In the US, the medical entrepreneurs’ idea that alcohol consumption explains pretty much everything that ‘goes wrong’ with children gained traction with policymakers very rapidly. The US was the first country where alcohol abstinence advocacy became the official approach (in 1981). For some years, this was widely considered an ‘American’ view. For example, a Guardian article in 1991 notes: ‘The case for abstinence is not based on evidence. It is based on the logic of better safe than sorry. It is tempting, especially for an expectant mother, to say that any risk, however small or theoretical, is too great. But that is absurd. Everything about light drinking during pregnancy makes it the kind of theoretical risk that Americans are unlikely to evaluate sensibly. Doctors are innately cautious and made more so by lawyers hovering overhead with malpractice lawsuits.’
By 2007, however, the English Department of Health (DH) decided to advise women to abstain from alcohol in pregnancy. As was noted at the time, the DH did so in contradiction to the findings of its own review of studies on the subject, which found no evidence linking ‘low to moderate’ levels of alcohol consumption with the sorts of problems that feature in descriptions of FASD.
There is no question that 2007 marked a turning point in official approaches to this issue. As was argued on spiked at the time, there was an official admission that there was ‘no new evidence’ to explain the revised advice and that the chief merit of the new policy was that it was ‘clear and unambiguous’ rather than truthful.
Not commented on at the time, however, was the fact that ‘evidence’ as defined by NoFAS was already incorporated into official thinking and cited in the new advice: ‘The National Organisation on Fetal Alcohol Syndrome [NoFAS] estimates for the UK as a whole that there are more than 6,000 children born each year with Fetal Alcohol Spectrum Disorder [FASD].’ No account of the origin of the statistic ‘more than 6,000 children born each year with FASD’ can be found on the NoFAS website. According to the NHS Information Centre, the figure was generated by extrapolating estimates of the incidence of FASD for ‘Western countries’ and combining these with the official estimate of 700,000 live births in Britain each year. In other words, it is a ‘guesstimate’ of the incidence of a condition whose existence itself is questionable.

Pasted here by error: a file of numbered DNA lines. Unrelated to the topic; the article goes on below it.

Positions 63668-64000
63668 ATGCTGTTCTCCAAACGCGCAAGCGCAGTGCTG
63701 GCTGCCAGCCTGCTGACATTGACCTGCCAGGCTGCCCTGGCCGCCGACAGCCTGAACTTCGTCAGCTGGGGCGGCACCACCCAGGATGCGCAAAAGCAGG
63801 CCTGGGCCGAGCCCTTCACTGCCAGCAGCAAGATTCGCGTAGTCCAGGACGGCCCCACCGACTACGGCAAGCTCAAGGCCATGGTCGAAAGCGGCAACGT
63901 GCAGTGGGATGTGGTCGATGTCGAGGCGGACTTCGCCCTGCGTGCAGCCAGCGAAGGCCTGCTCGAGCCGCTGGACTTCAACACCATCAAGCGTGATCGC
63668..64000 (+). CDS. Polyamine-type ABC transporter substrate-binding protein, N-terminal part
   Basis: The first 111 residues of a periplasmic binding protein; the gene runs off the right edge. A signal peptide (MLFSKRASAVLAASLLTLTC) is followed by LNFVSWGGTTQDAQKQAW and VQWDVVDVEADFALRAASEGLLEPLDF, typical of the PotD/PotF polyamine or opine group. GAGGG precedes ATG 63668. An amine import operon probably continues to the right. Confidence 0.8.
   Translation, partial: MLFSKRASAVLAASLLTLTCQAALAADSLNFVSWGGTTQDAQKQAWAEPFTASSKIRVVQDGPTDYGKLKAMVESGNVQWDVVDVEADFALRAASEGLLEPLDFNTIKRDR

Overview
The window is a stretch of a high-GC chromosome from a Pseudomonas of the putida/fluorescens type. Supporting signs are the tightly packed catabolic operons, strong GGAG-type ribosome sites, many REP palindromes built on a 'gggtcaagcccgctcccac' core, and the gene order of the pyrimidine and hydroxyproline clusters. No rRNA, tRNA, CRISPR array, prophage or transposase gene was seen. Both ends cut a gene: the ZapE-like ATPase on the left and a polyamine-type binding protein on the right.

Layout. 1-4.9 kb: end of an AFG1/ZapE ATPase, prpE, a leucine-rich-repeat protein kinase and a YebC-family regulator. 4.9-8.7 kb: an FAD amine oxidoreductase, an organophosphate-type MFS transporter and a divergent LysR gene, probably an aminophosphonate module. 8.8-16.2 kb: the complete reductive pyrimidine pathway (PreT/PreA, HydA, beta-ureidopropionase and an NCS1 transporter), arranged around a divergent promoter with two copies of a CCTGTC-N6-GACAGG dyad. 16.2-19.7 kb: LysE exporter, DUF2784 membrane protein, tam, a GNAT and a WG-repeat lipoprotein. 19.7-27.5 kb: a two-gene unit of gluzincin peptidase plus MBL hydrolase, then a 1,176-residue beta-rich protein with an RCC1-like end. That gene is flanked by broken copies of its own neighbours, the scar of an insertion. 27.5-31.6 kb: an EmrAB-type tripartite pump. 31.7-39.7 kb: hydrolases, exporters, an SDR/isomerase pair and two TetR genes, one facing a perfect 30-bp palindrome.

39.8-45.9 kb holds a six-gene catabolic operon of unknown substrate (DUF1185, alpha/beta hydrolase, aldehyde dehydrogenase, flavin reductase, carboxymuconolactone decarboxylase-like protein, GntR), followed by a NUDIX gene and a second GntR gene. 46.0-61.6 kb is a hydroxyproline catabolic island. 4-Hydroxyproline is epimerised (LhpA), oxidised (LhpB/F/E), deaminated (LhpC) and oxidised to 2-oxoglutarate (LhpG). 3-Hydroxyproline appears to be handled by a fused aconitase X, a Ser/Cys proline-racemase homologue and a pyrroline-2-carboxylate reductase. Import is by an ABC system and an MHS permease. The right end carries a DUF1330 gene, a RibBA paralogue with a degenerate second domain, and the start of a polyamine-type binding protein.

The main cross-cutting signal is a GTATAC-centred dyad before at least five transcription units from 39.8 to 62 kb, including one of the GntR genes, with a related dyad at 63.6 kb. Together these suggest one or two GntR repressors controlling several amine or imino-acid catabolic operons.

Armstrong’s analysis suggests that whether or not medical entrepreneurs achieve their goals depends on whether their vision resonates with already-existing policy concerns. US studies argue that wider cultural conditions in that country explain why FAS expanded and why the case for abstinence made sense to policymakers from the early 1980s onwards.
The same is true for Britain more recently. An approach that has no basis in conventional understandings of evidence has taken root, from the mid-2000s onwards, in the context of an official view that the way to solve any and all social problems is to ‘intervene early’. Educating pregnant women about their behaviour has emerged as the ultimate exemplar of the belief that the way to ‘get to the causes of problems’ is to change the way parents raise their child (and to go further by extending programmes to modify parenting practices backwards to the womb).
It would be a real pity if the debate about the new training scheme for midwives stays stuck in its current groove about who should fund this drive to monitor and modify behaviour in pregnancy and parenting. Other questions entirely need to be raised about where we will end up if this evidence-lite, early-intervention policy is continued.
Ellie Lee is senior lecturer in social policy at Kent University and a director of the Institute of Ideas. She is the director of Parenting Culture Studies and author of Abortion, Motherhood and Mental Health, Medicalizing Reproduction in the United States and Great Britain. (Buy this book from Amazon(UK).)